I wrote my own engine so I don't know if OGL or some other engine will allow that.

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You'll need to 'unproject' the mouse x/y coordinates. Assuming you have the matrix that you are using to transform your scene into 2D for viewing and a few matrix functions you're all set. Pass in the mouse point as 3 space with the z coord being from 0.0 - 1.0. Set the z-coord to the 'depth' you want to project at (0 is closest to the camera, 1.0 is the furtherest depth value determined by your projection).

1.)You'll need to normalize the mouse x/y coords:
mouseNorm.x = ((mouse.x-windowTopCorner.x) * 2.0 / window.width) - 1.0f;
(same for y using height and y values of course)

2.) Calculate the inverse of the current model/view and projection transforms (say for OpenGL):
glGetFloatv(GL_MODELVIEW_MATRIX, &mvMat);
glGetFloatv(GL_PROJECTION_MATRIX, &projMat);
Matrix M = projMat * mvMat; // order important in matrix math
Matrix invM = M.Inverse();

-Obviously you'll need functions or classes to do the matrix mults and inversion.

3. Transform the normalized mouse coords by this inverted matrix you have, use a homogenous coordinate (it has a 'w' or 4th value).

Vector4 tv = invM.Transform(mouseNorm);
mouseInWorld.x = tv.x / tv.w; // do the perspective division for the x/y/z.

Now you've got a 3d point under the mouse cursor at the nearest depth (or z) coordinate in the world.

To use this in a line hit-test for the whole world I would unproject the mouse x/y twice with 0.0z and 1.0z and thus create a line from the mouse click into the world.

[This message has been edited by Steve Sinclair (edited December 27, 1999).]

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The previous posts have given some really complete answers, but since I just recently had to figure this out using DX7, I figured I would give my solution. I'm not claiming this is the best way to do it, but at least I know it works. Anyway, I made a VB to hold the original vertex data (D3DLVERTEX format in my case) and filled it with the untransformed vertices. Then I create another VB of same size to hold the transformed vertices (D3DTLVERTEX). Then process the vertices from the first VB into the second VB. Now the second VB's vertices contain the screen coordinates in the sx and sy members of the D3DTLVERTEX structure for each vertex. So you can lock() the second VB and check your mouseclick against any of the points.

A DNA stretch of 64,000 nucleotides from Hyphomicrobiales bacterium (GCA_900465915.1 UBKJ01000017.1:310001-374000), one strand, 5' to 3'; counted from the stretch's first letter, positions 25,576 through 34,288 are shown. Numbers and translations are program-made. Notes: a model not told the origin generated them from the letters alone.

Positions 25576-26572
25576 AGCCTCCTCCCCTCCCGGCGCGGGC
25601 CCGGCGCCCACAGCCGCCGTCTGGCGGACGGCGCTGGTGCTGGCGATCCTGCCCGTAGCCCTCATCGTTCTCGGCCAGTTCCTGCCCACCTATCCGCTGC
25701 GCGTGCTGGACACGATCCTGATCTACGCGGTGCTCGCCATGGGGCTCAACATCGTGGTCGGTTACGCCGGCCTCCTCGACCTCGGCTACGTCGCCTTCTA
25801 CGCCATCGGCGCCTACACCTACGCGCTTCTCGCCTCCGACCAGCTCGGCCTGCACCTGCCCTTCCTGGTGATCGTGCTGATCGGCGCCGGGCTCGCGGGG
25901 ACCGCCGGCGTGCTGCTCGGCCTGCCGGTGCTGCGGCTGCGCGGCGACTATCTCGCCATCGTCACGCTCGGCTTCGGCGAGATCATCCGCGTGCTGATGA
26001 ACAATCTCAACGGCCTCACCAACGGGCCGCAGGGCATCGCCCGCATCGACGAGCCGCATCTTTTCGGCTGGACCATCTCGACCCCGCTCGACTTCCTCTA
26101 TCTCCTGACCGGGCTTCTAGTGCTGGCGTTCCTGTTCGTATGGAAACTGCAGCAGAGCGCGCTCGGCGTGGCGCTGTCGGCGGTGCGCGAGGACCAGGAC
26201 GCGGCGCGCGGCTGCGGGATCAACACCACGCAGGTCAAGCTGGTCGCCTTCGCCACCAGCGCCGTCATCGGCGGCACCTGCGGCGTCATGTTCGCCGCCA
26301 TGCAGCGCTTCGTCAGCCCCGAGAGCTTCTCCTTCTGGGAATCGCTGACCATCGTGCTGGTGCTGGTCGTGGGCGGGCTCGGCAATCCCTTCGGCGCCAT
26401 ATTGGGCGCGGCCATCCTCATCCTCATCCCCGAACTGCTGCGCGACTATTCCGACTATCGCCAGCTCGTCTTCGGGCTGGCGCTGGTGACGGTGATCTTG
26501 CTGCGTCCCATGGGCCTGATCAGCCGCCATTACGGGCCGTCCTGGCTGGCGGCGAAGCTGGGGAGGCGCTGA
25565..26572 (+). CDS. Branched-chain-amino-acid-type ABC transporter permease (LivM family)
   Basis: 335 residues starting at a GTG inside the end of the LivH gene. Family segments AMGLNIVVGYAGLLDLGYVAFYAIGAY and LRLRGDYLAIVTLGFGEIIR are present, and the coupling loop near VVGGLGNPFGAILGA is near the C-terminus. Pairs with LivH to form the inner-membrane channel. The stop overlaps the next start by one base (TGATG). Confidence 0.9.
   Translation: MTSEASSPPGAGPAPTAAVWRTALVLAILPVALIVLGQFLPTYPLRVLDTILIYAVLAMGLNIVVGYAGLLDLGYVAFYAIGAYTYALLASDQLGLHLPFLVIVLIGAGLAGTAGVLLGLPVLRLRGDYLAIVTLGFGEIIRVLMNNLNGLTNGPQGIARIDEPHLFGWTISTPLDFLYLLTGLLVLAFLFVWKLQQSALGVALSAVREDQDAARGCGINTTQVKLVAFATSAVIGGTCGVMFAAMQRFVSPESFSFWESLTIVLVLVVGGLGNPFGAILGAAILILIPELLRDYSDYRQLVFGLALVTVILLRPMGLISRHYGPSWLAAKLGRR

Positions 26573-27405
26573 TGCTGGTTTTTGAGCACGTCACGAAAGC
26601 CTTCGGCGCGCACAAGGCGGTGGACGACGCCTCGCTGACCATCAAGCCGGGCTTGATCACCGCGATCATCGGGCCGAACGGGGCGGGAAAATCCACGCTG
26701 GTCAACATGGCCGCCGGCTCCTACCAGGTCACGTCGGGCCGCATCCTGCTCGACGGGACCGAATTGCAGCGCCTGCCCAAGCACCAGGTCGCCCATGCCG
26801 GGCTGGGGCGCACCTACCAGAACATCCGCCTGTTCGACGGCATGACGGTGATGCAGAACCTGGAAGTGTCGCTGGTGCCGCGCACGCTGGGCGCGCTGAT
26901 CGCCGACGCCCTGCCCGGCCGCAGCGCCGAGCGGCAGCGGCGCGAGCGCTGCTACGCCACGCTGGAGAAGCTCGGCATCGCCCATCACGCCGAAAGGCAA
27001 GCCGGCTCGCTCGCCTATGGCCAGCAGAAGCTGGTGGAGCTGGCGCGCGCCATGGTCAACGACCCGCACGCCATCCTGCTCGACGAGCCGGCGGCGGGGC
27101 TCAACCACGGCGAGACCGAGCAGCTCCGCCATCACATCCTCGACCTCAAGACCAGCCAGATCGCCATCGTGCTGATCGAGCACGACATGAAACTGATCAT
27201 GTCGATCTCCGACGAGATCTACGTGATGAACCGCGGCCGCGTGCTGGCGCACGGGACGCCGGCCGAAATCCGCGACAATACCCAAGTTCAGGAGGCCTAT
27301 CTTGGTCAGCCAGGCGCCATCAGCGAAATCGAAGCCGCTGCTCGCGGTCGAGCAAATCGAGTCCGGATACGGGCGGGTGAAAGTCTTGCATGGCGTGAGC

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Guest Anonymous Poster
OK, I'm trying to work out how to resolve a mouse click on the screen to a location in 3D space.

I've gotten as far as figuring out that you would project a ray from the camera, through the clicked point in the field of view... then I start thinking about the angle of the camera, angle of the scenery... and I lose it. I'm sure I'm not the first person to wonder about this, yet I can't turn anything up on the net - any links or references would be greatly appreciated.

Thanks!

Mike
mike@planetofthegeeks.com

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Guest Anonymous Poster
Yeah, basicaly what I said. Once the points are converted from 3D to 2D, you don't have any z coordinate to worry about.

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E:cb Woof!